Welcome to our community

Be a part of something great, join today!

[SOLVED] Riemann sum to estimate volume

Houdini

New member
Apr 6, 2012
5
Question:
A solid has a rectangular base that lies in the first quadrant and is bounded by the x and y-axes and the lines x=2, y=1. The height of the solid above point (x,y) is 1+3x. Find the Riemann approximation of the solid.

Solution:

I already know that the solution is \(\displaystyle \sum_{i=1}^{n} \frac{2}{n} \left(1+\frac{6i}{n} \right)\). What I don't see is why it's 1+(6i)/n and not 1+(3i)/n. Volume can be generalized to be the area of the base times the height, so for this problem I have something like \(\displaystyle x*y*f(x)\). Of course x is changing so I must rewrite this.

For any partition where we approximate the volume between x_1 and x_2 the length will be \(\displaystyle \Delta x=\frac{2}{n}\) The y value is a constant 1, so won't need to be written explicitly as far as I can see. I know this part is incorrect but it seems to me that the height should be \(\displaystyle 1+\frac{3i}{n}\), but I know that since we haven't defined where \(\displaystyle x_i\) is in each partition (it could be the left value, middle value, right value or anywhere) then I'm really stuck here.

EDIT: Now that I think about it more since we haven't defined what n is we don't know what i/n either and i/n will change according to how many partitions we take. So am I correct in thinking that \(\displaystyle f(x_i)=f(i\Delta x)\)? If so this makes sense now.
 
Last edited:

CaptainBlack

Well-known member
Jan 26, 2012
890
Question:
A solid has a rectangular base that lies in the first quadrant and is bounded by the x and y-axes and the lines x=2, y=1. The height of the solid above point (x,y) is 1+3x. Find the Riemann approximation of the solid.

Solution:

I already know that the solution is \(\displaystyle \sum_{i=1}^{n} \frac{2}{n} \left(1+\frac{6i}{n} \right)\). What I don't see is why it's 1+(6i)/n and not 1+(3i)/n. Volume can be generalized to be the area of the base times the height, so for this problem I have something like \(\displaystyle x*y*f(x)\). Of course x is changing so I must rewrite this.

For any partition where we approximate the volume between x_1 and x_2 the length will be \(\displaystyle \Delta x=\frac{2}{n}\) The height is a constant 1, so won't need to be written explicitly as far as I can see. I know this part is incorrect but it seems to me that the height should be \(\displaystyle 1+\frac{3i}{n}\), but I know that since we haven't defined where \(\displaystyle x_i\) is in each partition (it could be the left value, middle value, right value or anywhere) then I'm really stuck here.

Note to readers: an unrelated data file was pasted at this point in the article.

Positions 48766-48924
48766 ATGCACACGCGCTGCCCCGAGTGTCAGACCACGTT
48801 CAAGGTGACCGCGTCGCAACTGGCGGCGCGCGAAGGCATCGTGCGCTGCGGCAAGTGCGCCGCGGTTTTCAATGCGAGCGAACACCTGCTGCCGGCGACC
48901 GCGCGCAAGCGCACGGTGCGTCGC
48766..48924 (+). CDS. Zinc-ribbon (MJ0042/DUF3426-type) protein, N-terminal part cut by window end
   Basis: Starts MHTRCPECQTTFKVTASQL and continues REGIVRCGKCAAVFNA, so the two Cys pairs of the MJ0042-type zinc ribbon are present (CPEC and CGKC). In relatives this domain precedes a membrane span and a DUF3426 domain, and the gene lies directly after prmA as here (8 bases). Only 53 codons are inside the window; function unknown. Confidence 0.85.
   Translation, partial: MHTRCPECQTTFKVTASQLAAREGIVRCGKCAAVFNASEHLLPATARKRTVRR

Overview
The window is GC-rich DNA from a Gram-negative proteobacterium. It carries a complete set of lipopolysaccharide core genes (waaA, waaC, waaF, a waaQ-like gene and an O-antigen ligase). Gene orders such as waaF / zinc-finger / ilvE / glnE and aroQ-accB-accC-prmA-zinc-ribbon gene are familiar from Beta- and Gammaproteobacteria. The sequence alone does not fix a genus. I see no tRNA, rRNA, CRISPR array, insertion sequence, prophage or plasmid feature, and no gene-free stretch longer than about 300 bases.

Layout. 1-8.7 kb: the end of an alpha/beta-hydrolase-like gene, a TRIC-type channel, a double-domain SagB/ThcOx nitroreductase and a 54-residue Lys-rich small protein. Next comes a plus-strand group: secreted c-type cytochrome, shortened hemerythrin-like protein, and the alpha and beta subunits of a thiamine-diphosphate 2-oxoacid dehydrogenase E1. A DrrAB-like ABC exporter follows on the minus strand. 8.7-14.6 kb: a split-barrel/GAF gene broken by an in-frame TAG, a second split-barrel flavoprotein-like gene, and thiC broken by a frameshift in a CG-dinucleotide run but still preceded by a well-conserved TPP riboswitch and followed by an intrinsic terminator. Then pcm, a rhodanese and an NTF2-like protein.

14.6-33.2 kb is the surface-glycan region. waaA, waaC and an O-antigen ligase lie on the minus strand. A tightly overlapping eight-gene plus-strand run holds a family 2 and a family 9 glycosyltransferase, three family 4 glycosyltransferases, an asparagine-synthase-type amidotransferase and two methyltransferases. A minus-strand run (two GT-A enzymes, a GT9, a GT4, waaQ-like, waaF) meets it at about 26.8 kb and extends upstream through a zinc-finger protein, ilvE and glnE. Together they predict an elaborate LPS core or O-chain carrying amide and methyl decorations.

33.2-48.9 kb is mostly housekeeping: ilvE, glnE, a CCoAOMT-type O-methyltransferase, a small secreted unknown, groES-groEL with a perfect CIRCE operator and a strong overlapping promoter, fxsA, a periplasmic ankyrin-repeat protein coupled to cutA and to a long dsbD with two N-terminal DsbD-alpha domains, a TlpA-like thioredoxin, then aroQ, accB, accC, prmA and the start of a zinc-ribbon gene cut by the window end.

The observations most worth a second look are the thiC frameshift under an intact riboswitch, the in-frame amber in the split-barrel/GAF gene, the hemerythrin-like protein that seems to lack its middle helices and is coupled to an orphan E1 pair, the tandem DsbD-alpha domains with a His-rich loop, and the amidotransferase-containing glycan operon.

EDIT: Now that I think about it more since we haven't defined what n is we don't know what i/n either and i/n will change according to how many partitions we take. So am I correct in thinking that \(\displaystyle f(x_i)=f(i\Delta x)\)? If so this makes sense now.
This is just a one dimensional integral/Riemann sum problem in disguise, since the height is a function of \(x\) only and the interval for \(y\) is of width \(1\), so we seek:
\[\int_{x=0}^2 (1+3x) \; dx\]
We divide the \(x\)-interval \([0,2]\) into \(n\) strips each of width \(2/n\), then the area of the \(i\)-th strip is approximately:
\[A_i=\frac{2}{n} \times \left(1+3 \times \frac{2\times i}{n}\right)\]
where we are using the \(x\) value of the right edge of the \(i\)-th strip (\( (2 \times i)/n \) ) as our approximate value of \(x\) in the formula for the height of the for the strip.

Then the right Riemann sum is:
\[S_n=\sum_{i=1}^{n}A_i={\Large{\sum_{i=0}^{n-1}}}\left[ \frac{2}{n} \times \left(1+3 \times \frac{2\times i}{n}\right)\right] \].

CB
 
Last edited:

Houdini

New member
Apr 6, 2012
5
Almost makes perfect sense, just would like clarification about the \(\displaystyle f(x_i)=f(i \times \Delta x)\) part. If that's true than I see \(\displaystyle f(x_i)\) as \(\displaystyle \left( 1+ 3 \left[ i \times \frac{2}{n} \right] \right)\). I know that's just rewriting what you posted but writing it this way seems to confirm my stated assumption.

That's well put that this is a disguised single variable integral too.
 
Last edited: